An article on the website of the American cable TV channel CNBC discusses the prospects for the completion of the Nord Stream 2 gas pipeline. The analytical publication noted that the President of the United States Joe Biden will be pressured to do more to stop the almost completed project. And such a result is quite probable.
Along with several European countries, the US opposes the pipeline, calling it a "bad deal" for European energy security. Critics also argue that the pipeline is incompatible with [Europeans'] climate goals and is likely to strengthen economic и political influence of Russian President Vladimir Putin in the region
- the article says.
The pipeline's defenders are also said to condemn attempts to influence the project or stop it for political reasons. Difficulties to complete construction also include threats of further US sanctions, elections in Germany, and continuing backlash over Alexei Navalny.
Timothy Ash, senior emerging markets strategist at Bluebay Asset Management, notes the response to a request from CNBC that the possibility of further attacks from Washington could interfere with the delivery of Russian gas to Europe via Nord Stream 2. He believes that the project has every chance of completion, but because of the sanctions, gas may never flow through it.
James Waddell, a senior gas analyst at Energy Aspect, told CNBC that US sanctions will be "one of the main obstacles" to the completion of the Nord Stream 2 project. Waddell cited the example of action taken last month when the United States announced targeted sanctions against the Russian pipelayer Fortuna in an attempt to delay the project. It is noteworthy that these measures did not affect any German or European firms that helped build the pipeline.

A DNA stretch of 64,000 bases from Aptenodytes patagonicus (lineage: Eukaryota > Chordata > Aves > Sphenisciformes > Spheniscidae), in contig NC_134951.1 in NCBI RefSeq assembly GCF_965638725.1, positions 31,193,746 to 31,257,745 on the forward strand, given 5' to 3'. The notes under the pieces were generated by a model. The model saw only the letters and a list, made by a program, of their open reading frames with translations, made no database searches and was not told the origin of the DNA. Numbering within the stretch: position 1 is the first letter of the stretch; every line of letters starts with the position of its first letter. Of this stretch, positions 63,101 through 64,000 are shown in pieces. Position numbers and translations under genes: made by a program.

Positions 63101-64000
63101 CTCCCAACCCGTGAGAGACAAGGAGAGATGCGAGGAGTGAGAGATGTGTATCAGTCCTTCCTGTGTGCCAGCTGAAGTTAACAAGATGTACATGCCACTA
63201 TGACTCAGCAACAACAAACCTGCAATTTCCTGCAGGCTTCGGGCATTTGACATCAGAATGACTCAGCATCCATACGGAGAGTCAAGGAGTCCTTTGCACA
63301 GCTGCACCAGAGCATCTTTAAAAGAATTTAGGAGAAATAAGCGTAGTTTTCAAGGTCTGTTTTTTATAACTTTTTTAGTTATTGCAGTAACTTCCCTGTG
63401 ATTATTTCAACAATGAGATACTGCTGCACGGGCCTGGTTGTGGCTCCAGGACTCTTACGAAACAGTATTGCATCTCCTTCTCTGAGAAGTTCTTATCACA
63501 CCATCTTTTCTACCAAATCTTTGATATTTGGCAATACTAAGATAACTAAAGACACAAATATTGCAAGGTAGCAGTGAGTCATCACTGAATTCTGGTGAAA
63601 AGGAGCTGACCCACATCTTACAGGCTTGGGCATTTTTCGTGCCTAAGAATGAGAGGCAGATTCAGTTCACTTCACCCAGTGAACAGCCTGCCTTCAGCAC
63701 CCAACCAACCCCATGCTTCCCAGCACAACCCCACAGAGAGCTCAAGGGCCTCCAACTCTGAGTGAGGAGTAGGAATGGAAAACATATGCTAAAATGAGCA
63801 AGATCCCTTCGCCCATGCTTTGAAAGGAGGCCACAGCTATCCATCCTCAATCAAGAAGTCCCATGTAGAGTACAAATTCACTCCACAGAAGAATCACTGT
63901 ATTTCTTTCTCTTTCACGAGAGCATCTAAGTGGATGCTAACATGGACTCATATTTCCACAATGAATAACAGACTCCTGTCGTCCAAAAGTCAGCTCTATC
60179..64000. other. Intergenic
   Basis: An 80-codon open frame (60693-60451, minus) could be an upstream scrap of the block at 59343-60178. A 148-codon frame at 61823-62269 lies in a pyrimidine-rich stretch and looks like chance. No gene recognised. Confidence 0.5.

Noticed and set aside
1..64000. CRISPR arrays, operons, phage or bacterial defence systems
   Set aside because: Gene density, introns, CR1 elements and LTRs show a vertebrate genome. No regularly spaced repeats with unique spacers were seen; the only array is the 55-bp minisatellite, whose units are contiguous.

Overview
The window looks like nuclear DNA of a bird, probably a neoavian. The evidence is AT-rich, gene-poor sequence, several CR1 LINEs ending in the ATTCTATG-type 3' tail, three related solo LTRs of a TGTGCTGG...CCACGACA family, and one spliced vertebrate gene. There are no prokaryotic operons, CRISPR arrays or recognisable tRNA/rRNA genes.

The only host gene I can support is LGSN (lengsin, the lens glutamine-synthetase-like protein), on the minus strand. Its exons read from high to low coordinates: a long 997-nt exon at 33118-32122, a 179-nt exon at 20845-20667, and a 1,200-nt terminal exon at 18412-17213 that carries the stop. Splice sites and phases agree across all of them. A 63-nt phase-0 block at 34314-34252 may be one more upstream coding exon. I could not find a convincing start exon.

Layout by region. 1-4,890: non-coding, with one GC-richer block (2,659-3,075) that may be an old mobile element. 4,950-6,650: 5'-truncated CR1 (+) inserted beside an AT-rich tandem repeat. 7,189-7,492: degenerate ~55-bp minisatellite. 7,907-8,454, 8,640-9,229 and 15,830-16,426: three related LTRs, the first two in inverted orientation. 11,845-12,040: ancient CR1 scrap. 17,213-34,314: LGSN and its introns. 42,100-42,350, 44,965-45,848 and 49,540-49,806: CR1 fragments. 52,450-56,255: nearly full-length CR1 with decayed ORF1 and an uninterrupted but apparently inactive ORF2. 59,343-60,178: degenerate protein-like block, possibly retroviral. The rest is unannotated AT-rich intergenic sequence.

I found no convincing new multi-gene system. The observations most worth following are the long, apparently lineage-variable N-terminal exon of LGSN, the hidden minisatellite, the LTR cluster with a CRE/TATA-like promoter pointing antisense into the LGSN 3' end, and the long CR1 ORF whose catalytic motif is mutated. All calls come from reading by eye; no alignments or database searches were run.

According to Waddell, Russia tried to "Russify" the project, using only its own companies, which do not have business relations with the United States, do not have employees in America and do not need access to dollar loans. In practice, this means that Russia is finding its own vessels to do the real work of laying the pipeline.
The analyst questioned whether Moscow would be able to isolate the project "completely" as other international companies are likely to think twice about their participation in order not to get on the US sanctions list.
The Norwegian company DNV had to check the safety and technical the integrity of the pipeline system upon completion, but the firm suspended its work on the project late last year over concerns that it would be subject to United States sanctions.
The project is built in accordance with the standards of a particular certification company, and it may be difficult to find another, equally recognized in the world, which would certify it as finished
- suggests Waddell.